I first started teaching tai chi & qigong in about 1990. Back then, not so many people knew what tai chi was, and even fewer knew anything about qigong.
However, about 3 years after I started teaching, tai chi went through a massive upsurge in popularity, and suddenly, after having beginners classes with only 5-8 beginners, I suddenly had classes with 20 or more beginners. In fact there was one term when I had 40 beginners and had to rent the theatre at RADA Studios for the ‘trial’ class before splitting into 2 groups! But the fashion in exercise constantly moves, and after 2 or 3 years of packed classes, all of a sudden the fashion had moved on to something else.
I found this hard to understand at first; it is such a brilliantly designed form of exercise.
Yoga has always been in the limelight, but we have seen the fashion spotlight focusing on Zumba, Pilates, Military Fitness, and it’s just moving to Ballet Barre workout. Osteopaths I have spoken to are keen on these other forms of fitness, purely for cynical reasons; the exercise brings them a lot of business. Often the teachers don’t appear to be very well trained ….. it’s a fashion, so there isn’t time to get any deep understanding, and, generally in the West, our culture encourages impatience and fast results. Therefore, the students are allowed to overdo it, pulling and straining muscles, overworking body parts that were quite content being dormant before being nudged to wake up a little too abruptly.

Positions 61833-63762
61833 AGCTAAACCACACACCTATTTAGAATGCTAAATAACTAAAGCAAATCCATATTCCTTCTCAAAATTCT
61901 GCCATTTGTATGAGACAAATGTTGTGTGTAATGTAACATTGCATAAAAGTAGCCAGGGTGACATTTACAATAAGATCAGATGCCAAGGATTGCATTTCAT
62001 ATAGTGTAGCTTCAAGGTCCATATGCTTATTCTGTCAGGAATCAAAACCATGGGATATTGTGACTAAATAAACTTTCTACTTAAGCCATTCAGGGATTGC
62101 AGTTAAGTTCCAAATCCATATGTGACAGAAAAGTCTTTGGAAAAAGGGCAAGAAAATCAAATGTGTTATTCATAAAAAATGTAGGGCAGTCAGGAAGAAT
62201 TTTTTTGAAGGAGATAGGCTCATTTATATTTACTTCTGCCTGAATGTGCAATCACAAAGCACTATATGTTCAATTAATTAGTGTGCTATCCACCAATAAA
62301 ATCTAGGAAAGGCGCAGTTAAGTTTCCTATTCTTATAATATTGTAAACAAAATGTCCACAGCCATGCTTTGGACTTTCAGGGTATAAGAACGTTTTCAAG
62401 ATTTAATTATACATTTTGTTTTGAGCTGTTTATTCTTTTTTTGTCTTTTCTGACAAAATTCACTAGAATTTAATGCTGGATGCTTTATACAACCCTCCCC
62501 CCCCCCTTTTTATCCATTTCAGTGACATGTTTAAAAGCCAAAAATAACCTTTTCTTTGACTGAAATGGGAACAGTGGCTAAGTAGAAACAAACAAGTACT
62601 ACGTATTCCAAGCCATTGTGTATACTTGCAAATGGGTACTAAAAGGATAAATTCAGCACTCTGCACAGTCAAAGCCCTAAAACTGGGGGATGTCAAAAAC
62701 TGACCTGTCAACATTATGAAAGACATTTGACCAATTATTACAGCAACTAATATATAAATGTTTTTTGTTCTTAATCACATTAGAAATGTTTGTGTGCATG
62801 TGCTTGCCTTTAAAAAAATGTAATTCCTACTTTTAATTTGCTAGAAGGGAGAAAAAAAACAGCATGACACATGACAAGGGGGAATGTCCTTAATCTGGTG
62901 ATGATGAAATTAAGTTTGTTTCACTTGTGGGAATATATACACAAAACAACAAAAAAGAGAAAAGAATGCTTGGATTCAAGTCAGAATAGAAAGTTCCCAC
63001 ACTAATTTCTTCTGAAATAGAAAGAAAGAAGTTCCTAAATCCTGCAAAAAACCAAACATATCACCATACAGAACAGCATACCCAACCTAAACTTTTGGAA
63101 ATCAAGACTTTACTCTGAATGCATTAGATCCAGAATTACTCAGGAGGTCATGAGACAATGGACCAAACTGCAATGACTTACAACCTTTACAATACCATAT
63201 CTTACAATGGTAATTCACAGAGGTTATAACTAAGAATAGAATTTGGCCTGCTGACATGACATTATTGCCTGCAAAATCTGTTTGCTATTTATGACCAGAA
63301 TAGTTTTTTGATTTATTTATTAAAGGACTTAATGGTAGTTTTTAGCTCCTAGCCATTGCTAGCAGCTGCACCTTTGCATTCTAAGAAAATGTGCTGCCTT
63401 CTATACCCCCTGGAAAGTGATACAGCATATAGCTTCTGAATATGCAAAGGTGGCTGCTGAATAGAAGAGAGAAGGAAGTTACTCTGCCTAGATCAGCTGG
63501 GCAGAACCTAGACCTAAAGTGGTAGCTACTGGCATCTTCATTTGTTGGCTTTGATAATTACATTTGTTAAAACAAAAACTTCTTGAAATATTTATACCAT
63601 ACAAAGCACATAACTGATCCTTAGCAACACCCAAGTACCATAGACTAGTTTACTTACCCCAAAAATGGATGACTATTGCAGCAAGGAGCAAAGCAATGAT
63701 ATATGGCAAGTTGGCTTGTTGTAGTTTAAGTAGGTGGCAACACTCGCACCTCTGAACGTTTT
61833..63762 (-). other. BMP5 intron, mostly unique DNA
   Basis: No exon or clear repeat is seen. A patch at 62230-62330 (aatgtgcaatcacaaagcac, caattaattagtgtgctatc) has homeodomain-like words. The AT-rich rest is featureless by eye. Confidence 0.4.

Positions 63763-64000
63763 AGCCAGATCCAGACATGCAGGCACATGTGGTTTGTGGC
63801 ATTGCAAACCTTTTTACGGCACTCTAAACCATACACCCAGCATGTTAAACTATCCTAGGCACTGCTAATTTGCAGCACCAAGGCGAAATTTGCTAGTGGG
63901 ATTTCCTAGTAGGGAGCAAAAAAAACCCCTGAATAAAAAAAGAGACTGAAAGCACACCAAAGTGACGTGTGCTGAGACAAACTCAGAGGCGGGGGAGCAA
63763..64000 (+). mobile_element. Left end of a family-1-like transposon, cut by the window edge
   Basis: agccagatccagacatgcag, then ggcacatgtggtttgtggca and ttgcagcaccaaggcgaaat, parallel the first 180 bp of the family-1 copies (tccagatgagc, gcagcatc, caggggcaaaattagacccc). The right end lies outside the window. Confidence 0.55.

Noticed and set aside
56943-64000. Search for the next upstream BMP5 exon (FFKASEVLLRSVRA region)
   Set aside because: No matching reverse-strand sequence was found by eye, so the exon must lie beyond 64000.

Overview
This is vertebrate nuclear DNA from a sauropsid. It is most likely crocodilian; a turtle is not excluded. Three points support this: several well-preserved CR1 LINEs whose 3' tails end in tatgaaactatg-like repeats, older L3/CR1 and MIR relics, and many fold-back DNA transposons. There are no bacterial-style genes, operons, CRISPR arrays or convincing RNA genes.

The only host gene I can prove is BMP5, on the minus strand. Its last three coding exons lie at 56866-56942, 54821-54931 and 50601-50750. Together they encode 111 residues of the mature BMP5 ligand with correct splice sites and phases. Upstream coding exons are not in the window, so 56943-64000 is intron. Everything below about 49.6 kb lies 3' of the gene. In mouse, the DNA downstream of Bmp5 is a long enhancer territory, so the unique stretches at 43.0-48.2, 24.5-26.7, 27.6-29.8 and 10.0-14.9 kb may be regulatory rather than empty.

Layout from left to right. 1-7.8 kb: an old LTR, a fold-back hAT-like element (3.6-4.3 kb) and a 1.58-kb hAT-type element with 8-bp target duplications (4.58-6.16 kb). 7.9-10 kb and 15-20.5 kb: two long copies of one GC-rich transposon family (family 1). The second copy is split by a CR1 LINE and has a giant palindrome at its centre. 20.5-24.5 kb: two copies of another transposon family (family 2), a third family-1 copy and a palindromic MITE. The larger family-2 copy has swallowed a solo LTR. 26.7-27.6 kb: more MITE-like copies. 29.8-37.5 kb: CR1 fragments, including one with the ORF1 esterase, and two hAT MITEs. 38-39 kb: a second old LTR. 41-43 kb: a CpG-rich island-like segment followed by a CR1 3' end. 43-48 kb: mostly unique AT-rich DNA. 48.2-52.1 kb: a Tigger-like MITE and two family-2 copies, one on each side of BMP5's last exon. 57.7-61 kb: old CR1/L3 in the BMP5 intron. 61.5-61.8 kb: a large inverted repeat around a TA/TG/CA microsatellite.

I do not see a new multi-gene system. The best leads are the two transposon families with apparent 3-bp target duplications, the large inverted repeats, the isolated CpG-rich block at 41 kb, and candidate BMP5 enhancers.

I must admit that it surprised me when I heard this about Pilates; obviously there are well-trained teachers out there, but I suppose that it’s not a lot different to someone taking a term’s tai chi lessons and then setting up their own class. It happens, unfortunately, and the beginner doesn’t know any better.
Maybe the instant result package works for some, but it always strikes me that it’s a bit like brushing your teeth, or some other mundane daily task, where all you want is a result and the actual process is a bit irrelevant, and perhaps something to be endured. No wonder people don’t stick to it; working for an end result means not enjoying the journey.
However, in spite of Ballet Barre workout, I have noticed that the wind has changed direction slightly, and tai chi is just beginning to catch the breeze again. Even the medical profession is referring patients to take up tai chi. I am now getting several students every term who have been told by their doctors specifically to take up tai chi. The Western medical profession is beginning, at last, to catch up with the Chinese medical profession and realise how astonishingly good, how amazingly versatile, how incredibly adaptable this exercise is.
So what about qigong? The majority haven’t caught up with this yet, and the Western medical profession still seems to know little about it. I find this slightly odd, because surely the medical profession is aware of what goes on within the Chinese medical profession, where Western medicine, acupuncture, massage therapy, and qigong are used alongside each other, each supporting the other. Qigong is taking its time, although I think that eventually, not so long from now, it will find a place that is on a par with yoga.